Iraqi forces launched on Sunday a fresh push toward the ISIS-held old city center of Mosul, on the western bank of the Tigris river, an Iraqi military spokesman said.
The US-backed forces are fighting their way toward the old center of the city, advancing from the south and the southwest, Brigadier-General Yahya Rasool, spokesman for the joint operations command, told state-run television.
Several neighborhoods have been captured since the US-backed operation began on 19 February, but bad weather has slowed the advance in recent days.
Iraqi forces captured the eastern side of Mosul in January after 100 days of fighting and launched their attack on the districts that lie west of the Tigris river on Feb. 19.
A senior commander said Iraqi troops encountered the “heaviest” clashes yet with ISIS militants Sunday in western Mosul since the start of the new push.
Maj. Gen. Haider al-Maturi of the Federal Police Commandos Division told The Associated Press that ISIS militants dispatched at least six suicide car bombs, which were all destroyed before reaching the troops. The militants, he said, are moving from house to house and deploying snipers.
Defeating ISIS in Mosul would crush the Iraqi wing of the caliphate declared by the group’s leader, Abu Bakr al-Baghdadi, in 2014, over parts of Iraq and Syria.
Rapid Response soldiers, progressing from the south through the Dawasa and Danadan districts, are within a few hundred meters from the government buildings near the old city, a media officer with these interior ministry units told Reuters.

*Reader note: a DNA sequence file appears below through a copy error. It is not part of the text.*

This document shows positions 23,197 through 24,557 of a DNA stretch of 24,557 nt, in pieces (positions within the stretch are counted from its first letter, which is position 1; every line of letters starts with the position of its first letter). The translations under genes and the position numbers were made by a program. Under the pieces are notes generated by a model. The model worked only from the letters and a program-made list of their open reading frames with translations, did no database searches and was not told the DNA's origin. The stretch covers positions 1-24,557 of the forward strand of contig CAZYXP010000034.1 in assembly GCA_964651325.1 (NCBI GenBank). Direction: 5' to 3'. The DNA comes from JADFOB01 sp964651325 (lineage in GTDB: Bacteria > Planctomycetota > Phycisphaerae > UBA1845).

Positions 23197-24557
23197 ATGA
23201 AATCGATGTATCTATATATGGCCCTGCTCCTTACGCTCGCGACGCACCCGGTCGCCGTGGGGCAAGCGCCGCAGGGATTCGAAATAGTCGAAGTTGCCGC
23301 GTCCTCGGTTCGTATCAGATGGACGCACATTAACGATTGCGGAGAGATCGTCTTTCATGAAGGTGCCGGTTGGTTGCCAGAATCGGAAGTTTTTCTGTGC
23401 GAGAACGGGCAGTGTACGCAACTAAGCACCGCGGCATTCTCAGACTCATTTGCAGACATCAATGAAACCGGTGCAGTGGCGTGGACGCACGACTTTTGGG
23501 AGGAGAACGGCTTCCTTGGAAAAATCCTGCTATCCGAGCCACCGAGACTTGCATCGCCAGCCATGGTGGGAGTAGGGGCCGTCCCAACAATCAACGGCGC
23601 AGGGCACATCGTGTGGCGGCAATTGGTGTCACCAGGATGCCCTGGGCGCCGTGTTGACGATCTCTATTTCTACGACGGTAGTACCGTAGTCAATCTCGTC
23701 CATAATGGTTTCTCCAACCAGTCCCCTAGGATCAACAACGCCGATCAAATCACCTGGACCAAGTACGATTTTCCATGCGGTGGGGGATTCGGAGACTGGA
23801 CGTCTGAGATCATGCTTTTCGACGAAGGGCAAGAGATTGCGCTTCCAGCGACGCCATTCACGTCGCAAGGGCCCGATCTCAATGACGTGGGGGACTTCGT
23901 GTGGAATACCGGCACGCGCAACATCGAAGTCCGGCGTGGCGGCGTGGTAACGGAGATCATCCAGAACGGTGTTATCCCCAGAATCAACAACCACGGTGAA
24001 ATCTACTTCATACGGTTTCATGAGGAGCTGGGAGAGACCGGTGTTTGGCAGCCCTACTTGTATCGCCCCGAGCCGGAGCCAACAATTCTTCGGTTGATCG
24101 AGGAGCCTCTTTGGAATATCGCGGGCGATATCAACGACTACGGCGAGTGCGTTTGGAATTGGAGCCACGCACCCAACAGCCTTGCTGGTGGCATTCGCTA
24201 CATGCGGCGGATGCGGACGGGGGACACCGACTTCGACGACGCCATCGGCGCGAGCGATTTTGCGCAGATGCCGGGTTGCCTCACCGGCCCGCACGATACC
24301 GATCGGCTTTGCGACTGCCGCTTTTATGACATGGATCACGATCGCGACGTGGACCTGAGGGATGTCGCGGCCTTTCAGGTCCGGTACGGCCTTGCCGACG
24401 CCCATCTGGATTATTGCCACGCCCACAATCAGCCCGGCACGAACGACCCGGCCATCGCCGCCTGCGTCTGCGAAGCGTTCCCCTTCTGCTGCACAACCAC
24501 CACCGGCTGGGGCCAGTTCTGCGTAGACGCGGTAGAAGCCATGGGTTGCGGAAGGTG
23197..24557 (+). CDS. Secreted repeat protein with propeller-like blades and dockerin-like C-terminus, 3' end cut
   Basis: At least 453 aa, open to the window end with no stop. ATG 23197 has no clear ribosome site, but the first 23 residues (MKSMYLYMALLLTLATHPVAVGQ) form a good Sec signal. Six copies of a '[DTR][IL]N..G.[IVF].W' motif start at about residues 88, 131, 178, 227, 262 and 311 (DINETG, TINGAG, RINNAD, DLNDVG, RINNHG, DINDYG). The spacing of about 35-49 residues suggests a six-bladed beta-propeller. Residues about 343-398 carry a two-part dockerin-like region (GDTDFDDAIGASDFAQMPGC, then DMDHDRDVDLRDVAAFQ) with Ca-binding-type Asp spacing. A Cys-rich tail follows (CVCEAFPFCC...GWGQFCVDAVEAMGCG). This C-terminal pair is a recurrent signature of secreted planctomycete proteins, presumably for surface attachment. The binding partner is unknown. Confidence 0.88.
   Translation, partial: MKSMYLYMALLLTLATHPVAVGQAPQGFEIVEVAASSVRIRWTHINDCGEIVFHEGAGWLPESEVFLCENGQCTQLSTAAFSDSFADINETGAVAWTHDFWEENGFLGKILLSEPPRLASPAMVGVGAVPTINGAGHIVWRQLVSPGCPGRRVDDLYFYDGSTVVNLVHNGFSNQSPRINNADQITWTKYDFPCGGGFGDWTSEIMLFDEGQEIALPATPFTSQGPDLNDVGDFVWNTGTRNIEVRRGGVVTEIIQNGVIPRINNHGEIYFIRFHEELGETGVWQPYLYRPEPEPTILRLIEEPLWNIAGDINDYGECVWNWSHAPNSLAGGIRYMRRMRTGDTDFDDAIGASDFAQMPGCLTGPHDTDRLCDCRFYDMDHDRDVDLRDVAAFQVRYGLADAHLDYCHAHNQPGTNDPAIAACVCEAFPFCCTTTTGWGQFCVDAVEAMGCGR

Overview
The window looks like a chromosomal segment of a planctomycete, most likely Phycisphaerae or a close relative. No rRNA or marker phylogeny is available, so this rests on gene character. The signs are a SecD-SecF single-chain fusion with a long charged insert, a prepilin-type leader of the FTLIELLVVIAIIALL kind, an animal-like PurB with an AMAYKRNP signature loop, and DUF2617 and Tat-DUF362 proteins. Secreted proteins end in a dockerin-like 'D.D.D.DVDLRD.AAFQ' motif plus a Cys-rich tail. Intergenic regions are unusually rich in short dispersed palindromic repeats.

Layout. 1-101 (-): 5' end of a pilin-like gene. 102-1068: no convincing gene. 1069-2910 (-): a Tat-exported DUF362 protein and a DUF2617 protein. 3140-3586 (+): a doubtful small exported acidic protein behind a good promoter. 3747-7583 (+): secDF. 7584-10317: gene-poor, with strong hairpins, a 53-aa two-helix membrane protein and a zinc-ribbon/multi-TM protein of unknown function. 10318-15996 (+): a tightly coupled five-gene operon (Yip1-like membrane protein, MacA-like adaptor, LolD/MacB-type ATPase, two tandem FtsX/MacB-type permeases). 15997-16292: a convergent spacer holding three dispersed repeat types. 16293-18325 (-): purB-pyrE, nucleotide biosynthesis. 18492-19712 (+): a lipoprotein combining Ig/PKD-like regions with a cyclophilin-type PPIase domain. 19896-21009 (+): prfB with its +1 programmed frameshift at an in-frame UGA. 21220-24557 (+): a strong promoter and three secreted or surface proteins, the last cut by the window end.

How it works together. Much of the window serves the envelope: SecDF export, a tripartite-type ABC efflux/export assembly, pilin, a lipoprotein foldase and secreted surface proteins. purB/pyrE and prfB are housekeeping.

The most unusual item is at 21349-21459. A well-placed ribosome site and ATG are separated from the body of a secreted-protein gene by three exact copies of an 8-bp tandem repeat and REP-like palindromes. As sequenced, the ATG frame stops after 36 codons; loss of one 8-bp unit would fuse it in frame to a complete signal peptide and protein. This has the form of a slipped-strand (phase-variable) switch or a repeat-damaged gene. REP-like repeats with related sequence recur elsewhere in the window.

Taking the sites of the provincial council and governorate buildings would help Iraqi forces attack the militants in the nearby old city and would be of symbolic significance in terms of restoring state authority over Mosul. The buildings themselves are destroyed and not being used by ISIS.
US-trained Counter-Terrorism Service units meanwhile pushed through Tal al-Ruman and the Somood districts, in the southwest, Rasool said.
The IOM, the UN migration agency, says more than 200,000 people have been displaced by the fighting since October last year, with a new exodus beginning on 25 February.
Up to 700,000 people are believed to remain in the city.
Centers for the displaced have been filling up quickly, with 7,619 families (45,714 individuals) arriving in the last nine days, it said.